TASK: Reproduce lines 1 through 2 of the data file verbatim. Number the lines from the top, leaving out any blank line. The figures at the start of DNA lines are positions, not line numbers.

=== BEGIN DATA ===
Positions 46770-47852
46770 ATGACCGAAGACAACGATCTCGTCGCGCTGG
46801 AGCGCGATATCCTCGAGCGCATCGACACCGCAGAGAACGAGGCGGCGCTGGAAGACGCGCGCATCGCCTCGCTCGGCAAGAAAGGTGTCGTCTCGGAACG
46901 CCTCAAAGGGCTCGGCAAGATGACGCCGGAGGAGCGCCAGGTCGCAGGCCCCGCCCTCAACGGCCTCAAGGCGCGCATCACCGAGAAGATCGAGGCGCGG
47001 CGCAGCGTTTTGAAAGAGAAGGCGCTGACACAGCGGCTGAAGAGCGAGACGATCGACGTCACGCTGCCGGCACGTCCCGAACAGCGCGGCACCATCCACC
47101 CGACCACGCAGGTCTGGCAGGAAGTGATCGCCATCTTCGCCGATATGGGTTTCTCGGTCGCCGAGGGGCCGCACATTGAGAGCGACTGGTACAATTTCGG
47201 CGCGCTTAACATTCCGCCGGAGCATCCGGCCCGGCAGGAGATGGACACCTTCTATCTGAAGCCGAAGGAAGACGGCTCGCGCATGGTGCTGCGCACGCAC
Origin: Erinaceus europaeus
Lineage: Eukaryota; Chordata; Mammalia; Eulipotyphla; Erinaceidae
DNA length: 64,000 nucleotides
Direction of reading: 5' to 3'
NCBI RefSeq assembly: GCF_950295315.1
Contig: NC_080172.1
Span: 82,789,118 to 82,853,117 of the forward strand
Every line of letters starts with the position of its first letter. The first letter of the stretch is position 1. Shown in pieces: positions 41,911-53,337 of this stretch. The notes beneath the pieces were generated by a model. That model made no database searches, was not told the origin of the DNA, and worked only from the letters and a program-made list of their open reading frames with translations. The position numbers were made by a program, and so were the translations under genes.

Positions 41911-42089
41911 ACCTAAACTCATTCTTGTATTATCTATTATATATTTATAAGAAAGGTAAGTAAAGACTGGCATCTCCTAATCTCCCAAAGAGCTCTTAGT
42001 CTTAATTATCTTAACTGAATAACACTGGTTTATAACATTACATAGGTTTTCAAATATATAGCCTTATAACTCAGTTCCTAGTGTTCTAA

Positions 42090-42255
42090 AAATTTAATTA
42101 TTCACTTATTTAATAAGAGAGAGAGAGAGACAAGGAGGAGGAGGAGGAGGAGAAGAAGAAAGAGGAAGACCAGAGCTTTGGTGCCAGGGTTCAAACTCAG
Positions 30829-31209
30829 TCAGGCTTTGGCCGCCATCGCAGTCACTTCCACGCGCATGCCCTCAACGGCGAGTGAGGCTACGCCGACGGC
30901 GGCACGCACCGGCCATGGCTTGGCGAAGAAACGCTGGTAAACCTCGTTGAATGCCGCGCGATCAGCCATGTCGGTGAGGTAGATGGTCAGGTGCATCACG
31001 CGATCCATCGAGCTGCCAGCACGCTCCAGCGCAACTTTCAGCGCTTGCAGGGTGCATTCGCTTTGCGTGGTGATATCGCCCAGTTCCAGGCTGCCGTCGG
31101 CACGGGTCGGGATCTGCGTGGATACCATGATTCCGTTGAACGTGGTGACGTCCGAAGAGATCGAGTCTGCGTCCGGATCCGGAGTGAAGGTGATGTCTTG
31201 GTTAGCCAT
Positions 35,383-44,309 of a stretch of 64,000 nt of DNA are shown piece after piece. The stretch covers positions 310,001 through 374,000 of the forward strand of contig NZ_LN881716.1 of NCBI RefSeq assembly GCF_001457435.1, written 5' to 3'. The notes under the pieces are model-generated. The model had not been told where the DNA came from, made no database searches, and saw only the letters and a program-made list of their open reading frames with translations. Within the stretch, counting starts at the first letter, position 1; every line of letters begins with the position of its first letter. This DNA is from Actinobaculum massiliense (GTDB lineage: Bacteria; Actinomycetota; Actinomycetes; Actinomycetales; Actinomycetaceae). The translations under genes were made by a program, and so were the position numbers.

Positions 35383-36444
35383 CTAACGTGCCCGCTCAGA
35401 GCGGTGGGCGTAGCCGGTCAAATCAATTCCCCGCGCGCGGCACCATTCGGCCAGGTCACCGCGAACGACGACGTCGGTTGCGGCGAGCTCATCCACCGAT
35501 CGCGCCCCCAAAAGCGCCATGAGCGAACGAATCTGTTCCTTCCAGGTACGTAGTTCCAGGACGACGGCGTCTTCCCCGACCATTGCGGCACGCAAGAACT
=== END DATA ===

Positions 46770-47852
46770 ATGACCGAAGACAACGATCTCGTCGCGCTGG